# Just skip lines that don't look like a Key: Value line.
        if ': ' not in line:
            continue

        # Same logic as the awk script: "Alias name" identifies the
        # start of key data.
        if line.startswith('Alias name'):
            if key:
                key_list.append(key)
                key = {}

        field, value = line.split(': ', 1)
        if field in ['Alias name', 'Owner', 'Issuer', 'Creation date']:
            key[field] = value
        elif field == 'Valid from':
            key['Valid from'], key['Valid until'] = value.split(' until: ')

    if key:
        key_list.append(key)

    return key_list


class FilterModule(object):
    filter_map = {
        'keys_to_list': filter_keys_to_list,
    }

    def filters(self):
        return self.filter_map

Then our playbook becomes much simpler:

---
- hosts: localhost
  gather_facts: false
  vars:
    storepass: secret
  tasks:
    - command: keytool -list -v -storepass {{ storepass }}
      register: keytool
      changed_when: false

    - set_fact:
        key_list_2: "{{ keytool.stdout|keys_to_list }}"

    - debug:
        var: key_list_2

And that produces the same final output:

TASK [debug] **********************************************************************************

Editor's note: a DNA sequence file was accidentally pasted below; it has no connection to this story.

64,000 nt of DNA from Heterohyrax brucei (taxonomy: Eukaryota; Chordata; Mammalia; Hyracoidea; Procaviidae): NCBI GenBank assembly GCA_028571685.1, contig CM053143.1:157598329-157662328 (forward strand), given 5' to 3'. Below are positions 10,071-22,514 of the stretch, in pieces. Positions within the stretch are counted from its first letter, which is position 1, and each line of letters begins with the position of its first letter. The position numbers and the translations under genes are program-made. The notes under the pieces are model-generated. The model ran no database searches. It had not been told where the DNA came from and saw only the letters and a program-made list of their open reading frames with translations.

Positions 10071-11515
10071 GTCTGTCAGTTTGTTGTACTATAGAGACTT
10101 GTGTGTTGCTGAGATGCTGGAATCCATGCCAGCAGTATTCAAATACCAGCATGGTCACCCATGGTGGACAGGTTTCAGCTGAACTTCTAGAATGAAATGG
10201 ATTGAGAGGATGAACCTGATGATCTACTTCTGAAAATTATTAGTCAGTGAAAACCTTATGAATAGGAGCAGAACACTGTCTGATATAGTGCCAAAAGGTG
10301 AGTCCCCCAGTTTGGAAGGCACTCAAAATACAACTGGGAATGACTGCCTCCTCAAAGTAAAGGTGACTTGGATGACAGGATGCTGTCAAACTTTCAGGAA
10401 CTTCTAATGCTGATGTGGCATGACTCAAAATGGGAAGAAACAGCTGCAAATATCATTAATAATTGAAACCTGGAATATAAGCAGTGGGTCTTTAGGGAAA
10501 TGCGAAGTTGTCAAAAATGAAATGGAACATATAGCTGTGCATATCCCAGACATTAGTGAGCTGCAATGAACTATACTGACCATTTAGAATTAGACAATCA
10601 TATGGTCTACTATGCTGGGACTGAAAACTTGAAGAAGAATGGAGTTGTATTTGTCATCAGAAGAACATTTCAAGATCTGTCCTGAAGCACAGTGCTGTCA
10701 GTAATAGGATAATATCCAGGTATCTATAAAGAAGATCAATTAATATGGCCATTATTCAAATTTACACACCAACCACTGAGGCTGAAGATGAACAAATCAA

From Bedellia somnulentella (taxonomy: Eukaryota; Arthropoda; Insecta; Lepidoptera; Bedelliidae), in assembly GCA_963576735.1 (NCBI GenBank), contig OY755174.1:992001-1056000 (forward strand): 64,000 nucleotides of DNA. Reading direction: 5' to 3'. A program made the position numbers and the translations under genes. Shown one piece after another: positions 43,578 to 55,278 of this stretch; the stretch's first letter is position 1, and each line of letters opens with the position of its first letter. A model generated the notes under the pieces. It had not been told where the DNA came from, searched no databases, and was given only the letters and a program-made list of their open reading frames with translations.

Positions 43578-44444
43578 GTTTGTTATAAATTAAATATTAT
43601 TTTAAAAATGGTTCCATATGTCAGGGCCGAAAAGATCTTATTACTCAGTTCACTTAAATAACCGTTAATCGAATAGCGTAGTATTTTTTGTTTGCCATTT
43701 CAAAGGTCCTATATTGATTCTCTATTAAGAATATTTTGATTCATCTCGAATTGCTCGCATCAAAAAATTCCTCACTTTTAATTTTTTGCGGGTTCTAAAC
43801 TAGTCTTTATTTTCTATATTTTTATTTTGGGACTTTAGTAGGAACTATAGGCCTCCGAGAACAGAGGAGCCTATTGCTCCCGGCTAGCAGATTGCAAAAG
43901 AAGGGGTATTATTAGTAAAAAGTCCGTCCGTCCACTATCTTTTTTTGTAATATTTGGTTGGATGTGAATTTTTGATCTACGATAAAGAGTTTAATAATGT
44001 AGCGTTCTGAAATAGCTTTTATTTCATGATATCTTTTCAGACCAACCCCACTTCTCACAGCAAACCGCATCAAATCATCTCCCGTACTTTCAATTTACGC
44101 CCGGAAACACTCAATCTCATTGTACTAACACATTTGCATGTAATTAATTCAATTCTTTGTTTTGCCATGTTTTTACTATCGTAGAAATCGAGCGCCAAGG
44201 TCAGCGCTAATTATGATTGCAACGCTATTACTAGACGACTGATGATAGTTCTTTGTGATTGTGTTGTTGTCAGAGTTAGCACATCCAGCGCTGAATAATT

ok: [localhost] => {
    "key_list_2": [
        {
            "Alias name": "alias1", 
            "Creation date": "Apr 25, 2019", 
            "Issuer": "CN=Lars Kellogg-Stedman, OU=Unknown, O=The Odd Bit, L=Boston, ST=MA, C=US", 
            "Owner": "CN=Lars Kellogg-Stedman, OU=Unknown, O=The Odd Bit, L=Boston, ST=MA, C=US", 
            "Valid from": "Thu Apr 25 19:14:01 EDT 2019", 
            "Valid until": "Wed Jul 24 19:14:01 EDT 2019"
        }, 
        {
            "Alias name": "alias2", 
            "Creation date": "Apr 25, 2019", 
            "Issuer": "CN=Mallory Root, OU=Unknown, O=The Odd Bit, L=New York, ST=NY, C=US", 
            "Owner": "CN=Mallory Root, OU=Unknown, O=The Odd Bit, L=New York, ST=NY, C=US", 
            "Valid from": "Thu Apr 25 19:17:03 EDT 2019", 
            "Valid until": "Wed Jul 24 19:17:03 EDT 2019"
        }
    ]
}
  • I've made some substantial updates to this answer after having figured out you're using the keytool command and producing my own test data, which invalidated some of the assumptions I had made earlier based on the sample output in your question. – larsks Apr 25 at 23:56
  • You are fucking awesome! Very good and well worked out solutions. For the "Issuer" field I had cases where some quotes were in that string, so I had to remove them, by adding gsub(/"/, "", $2) in your awk script. I also like the idea with the filter. When I have more time, I will sit down for an overall better solution, maybe I even go for my own keystore module or pull request to the existing one. – Andreas Hubert Apr 26 at 8:27